TCR World Championship WTCR will try to change with a new format called TCR World Tour starting next year. Motorsport is presenting various attempts for next‒generation electric vehicle racing under pressure from rising costs and environmental issues ‒ such as the electric touring car ETCR. Starting the first season in 2021, there are a total of 12 cars, with Hyundai Motor Company, Volkswagen‒owned Cupra, and Italian automaker Alfa Romeo using four race cars each. ETCR is leading the trend of pollution‒free motor sports by introducing a new competition system tailored to the unique characteristics of electric vehicles.
On November 20th, the worldwide touring car championship WTCR ended its final season with the BRC Hyundai Team and its driver Mikel Azcona claiming double championships – manufacturer’s and driver’s championship. While the TCR is still thriving worldwide, the World Championship (WTCR) has faced a number of challenges. In addition to the cost‒cutting and environmental concerns that have hit the motorsport industry, sponsors are also avoiding motorsport that uses fossil fuels. As a relatively smaller event, WTCR doesn’t have enough money to address the problem through hybridization or the introduction of next‒generation fuels. As logistics costs soared due to the war in Ukraine and the pandemic, there was no place to back down. In the end, the FIA, which enacts motor sports rules, and DSC (Discovery Sports Events), the promoter of WTCR, decided to scrap the contract option that was until 2025 and create a new version.
Fortunately, they have the electric touring car series ETCR, which they have been preparing since 2021. It is not yet satisfactory in terms of scale, but it is decided to put expectations on the possibility of development. That doesn’t mean the TCR race will disappear any time soon, however, because the TCR is still the most beloved touring car series worldwide.
Then an interesting idea came up: the TCR World Tour. Even if WTCR itself disappears, the event will rather grow. Starting next year, racers participating in the World Tour will be assigned races in several of the various TCR series ‒ for example, Silverstone in TCR UK, Mount Panorama in TCR Australia, Paul Ricard in TCR Europe, and Macau in TCR Asia. And based on the points earned, they will participate in the year‒end game. As for the world tour, only Australia’s Mount Panorama circuit has been officially unveiled so far. Mount Panorama, the final round of the Australian TCR this season, is one of the most famous circuits in the Southern Hemisphere.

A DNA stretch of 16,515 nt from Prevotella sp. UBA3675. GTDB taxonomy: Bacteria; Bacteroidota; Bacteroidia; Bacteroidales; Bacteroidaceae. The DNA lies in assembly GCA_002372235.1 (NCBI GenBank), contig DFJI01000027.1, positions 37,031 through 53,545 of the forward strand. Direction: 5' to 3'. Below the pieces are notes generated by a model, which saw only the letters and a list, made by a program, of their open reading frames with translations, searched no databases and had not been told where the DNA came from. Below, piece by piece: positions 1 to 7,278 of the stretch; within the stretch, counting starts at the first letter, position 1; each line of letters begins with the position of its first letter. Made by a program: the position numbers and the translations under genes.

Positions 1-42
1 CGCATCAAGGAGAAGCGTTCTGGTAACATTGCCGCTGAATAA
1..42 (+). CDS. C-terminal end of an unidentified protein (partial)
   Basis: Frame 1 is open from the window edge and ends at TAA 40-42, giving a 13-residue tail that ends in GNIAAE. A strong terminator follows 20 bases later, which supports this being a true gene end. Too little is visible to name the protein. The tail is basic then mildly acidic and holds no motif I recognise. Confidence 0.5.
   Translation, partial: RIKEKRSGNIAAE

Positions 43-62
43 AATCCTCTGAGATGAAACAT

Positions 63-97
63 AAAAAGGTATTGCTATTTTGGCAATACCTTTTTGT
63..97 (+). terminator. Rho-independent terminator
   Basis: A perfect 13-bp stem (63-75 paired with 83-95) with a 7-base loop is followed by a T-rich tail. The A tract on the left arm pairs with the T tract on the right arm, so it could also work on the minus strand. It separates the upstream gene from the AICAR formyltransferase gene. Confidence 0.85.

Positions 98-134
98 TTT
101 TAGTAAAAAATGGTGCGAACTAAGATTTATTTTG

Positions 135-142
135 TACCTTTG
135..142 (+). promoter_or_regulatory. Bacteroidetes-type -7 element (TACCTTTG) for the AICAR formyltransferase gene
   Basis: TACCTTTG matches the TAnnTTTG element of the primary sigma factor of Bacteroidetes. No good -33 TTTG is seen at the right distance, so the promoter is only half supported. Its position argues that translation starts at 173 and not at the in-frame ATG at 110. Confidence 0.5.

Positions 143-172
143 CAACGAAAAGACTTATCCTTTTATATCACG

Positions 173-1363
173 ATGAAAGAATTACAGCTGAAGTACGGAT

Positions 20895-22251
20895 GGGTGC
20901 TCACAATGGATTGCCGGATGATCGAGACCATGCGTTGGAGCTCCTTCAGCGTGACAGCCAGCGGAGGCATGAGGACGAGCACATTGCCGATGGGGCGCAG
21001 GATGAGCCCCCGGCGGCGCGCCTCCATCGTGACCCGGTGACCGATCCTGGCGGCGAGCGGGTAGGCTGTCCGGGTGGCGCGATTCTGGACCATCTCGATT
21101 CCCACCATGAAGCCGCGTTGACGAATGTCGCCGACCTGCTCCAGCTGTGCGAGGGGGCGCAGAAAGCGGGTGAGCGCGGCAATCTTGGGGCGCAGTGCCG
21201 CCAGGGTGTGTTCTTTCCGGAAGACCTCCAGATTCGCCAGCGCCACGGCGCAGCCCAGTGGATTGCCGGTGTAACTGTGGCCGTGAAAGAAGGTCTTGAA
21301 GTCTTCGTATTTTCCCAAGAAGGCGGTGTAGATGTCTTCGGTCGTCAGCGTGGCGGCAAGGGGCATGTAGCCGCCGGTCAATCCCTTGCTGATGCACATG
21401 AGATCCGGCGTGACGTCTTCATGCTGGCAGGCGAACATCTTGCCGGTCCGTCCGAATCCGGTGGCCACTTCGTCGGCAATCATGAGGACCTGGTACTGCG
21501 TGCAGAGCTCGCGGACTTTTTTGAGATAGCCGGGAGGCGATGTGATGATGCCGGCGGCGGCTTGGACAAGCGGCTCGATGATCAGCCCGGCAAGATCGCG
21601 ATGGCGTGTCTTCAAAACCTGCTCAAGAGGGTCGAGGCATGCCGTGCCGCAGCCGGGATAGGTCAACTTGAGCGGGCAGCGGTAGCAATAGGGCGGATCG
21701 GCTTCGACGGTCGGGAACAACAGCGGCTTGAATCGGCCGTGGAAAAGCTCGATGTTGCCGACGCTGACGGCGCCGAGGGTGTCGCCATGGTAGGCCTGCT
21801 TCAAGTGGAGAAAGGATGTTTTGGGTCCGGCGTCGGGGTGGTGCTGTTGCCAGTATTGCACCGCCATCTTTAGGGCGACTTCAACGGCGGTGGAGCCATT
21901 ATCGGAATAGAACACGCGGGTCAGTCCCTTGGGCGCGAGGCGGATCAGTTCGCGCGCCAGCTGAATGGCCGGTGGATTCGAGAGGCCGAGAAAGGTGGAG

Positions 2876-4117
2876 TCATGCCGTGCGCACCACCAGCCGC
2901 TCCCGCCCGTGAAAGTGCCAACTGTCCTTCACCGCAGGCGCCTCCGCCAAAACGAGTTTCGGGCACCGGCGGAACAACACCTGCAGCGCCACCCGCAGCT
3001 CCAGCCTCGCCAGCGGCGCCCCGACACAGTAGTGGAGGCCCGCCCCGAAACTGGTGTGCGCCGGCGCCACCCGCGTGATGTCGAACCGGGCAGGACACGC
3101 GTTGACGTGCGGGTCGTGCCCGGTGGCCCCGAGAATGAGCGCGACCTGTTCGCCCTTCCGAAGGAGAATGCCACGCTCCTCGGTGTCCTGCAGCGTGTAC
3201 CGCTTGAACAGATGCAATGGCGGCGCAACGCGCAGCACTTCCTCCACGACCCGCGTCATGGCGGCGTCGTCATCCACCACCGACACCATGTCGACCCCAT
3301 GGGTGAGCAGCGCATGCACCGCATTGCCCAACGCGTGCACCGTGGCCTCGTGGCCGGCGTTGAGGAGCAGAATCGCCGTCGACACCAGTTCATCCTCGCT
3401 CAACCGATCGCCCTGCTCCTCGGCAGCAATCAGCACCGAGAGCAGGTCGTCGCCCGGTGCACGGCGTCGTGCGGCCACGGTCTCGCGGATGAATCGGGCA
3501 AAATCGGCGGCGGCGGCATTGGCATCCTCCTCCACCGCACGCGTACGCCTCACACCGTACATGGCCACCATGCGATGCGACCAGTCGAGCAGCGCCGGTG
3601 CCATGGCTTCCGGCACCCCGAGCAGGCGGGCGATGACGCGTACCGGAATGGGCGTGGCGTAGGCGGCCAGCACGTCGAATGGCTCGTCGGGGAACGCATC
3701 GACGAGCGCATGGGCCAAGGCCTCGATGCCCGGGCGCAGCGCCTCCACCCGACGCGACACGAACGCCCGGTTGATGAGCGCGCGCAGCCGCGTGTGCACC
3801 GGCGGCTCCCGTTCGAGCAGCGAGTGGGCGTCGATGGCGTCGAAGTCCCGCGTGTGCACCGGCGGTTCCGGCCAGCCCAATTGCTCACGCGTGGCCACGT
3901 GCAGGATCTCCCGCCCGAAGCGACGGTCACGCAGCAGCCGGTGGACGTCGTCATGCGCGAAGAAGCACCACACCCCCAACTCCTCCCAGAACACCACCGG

There are more than 30 series using the TCR regulations worldwide, and there are more than 1,000 race cars from 13 brands and more than 650 drivers. Sixty racers of these numerous participants ‒ the top 15 TCR World Tour racers and 45 selected from the rest ‒ will compete in the final match at the end of the year to decide the ‘King of TCR’. Numerous independently operated TCR series now have one goal.
Even if the same TCR regulations are used, the size and environment of the competitions are different, so proper classification is necessary: international competitions are rated A5, regional races such as TCR Europe are rated A4.5, national series are A4, and endurance series are A3.5, and other sprint series are classified as A3. Points are awarded differently considering various other factors. Players participating in the World Tour receive a 50% higher score. The combined ranking of TCR drivers around the world is published on the TCR World Ranking page (https://tcr‒worldranking.com).
The final 60 racers will gather at the end of the TCR World Tour. The race, which will run for four days, has not yet been scheduled or set. It reminds us of the F3 Macau Grand Prix, where racers from different stages compete together.